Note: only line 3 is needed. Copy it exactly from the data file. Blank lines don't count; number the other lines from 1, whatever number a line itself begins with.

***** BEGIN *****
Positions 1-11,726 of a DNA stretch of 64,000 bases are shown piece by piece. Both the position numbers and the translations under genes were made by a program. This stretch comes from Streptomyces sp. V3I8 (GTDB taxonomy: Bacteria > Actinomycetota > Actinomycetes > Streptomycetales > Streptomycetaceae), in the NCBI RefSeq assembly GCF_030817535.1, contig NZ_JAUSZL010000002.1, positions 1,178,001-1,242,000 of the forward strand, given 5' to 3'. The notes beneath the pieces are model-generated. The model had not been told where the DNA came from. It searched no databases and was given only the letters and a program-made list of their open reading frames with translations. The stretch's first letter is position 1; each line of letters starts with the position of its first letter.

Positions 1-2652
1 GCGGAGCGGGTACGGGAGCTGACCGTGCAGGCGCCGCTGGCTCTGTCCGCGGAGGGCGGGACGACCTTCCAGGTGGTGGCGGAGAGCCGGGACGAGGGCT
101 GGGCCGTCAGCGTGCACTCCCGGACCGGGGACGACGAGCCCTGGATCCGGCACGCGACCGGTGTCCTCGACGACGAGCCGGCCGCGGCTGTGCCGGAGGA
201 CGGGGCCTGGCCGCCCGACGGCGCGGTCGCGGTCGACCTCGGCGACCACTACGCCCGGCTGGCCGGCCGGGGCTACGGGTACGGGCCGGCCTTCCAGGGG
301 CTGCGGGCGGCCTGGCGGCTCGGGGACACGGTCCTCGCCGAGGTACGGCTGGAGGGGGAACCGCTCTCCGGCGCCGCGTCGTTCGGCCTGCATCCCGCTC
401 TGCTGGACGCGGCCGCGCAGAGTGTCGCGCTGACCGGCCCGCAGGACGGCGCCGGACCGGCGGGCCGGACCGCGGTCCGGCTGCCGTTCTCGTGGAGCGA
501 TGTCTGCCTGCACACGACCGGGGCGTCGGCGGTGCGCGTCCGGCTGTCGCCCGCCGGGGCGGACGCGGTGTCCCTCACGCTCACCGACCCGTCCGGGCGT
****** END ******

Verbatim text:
1 GCGGAGCGGGTACGGGAGCTGACCGTGCAGGCGCCGCTGGCTCTGTCCGCGGAGGGCGGGACGACCTTCCAGGTGGTGGCGGAGAGCCGGGACGAGGGCT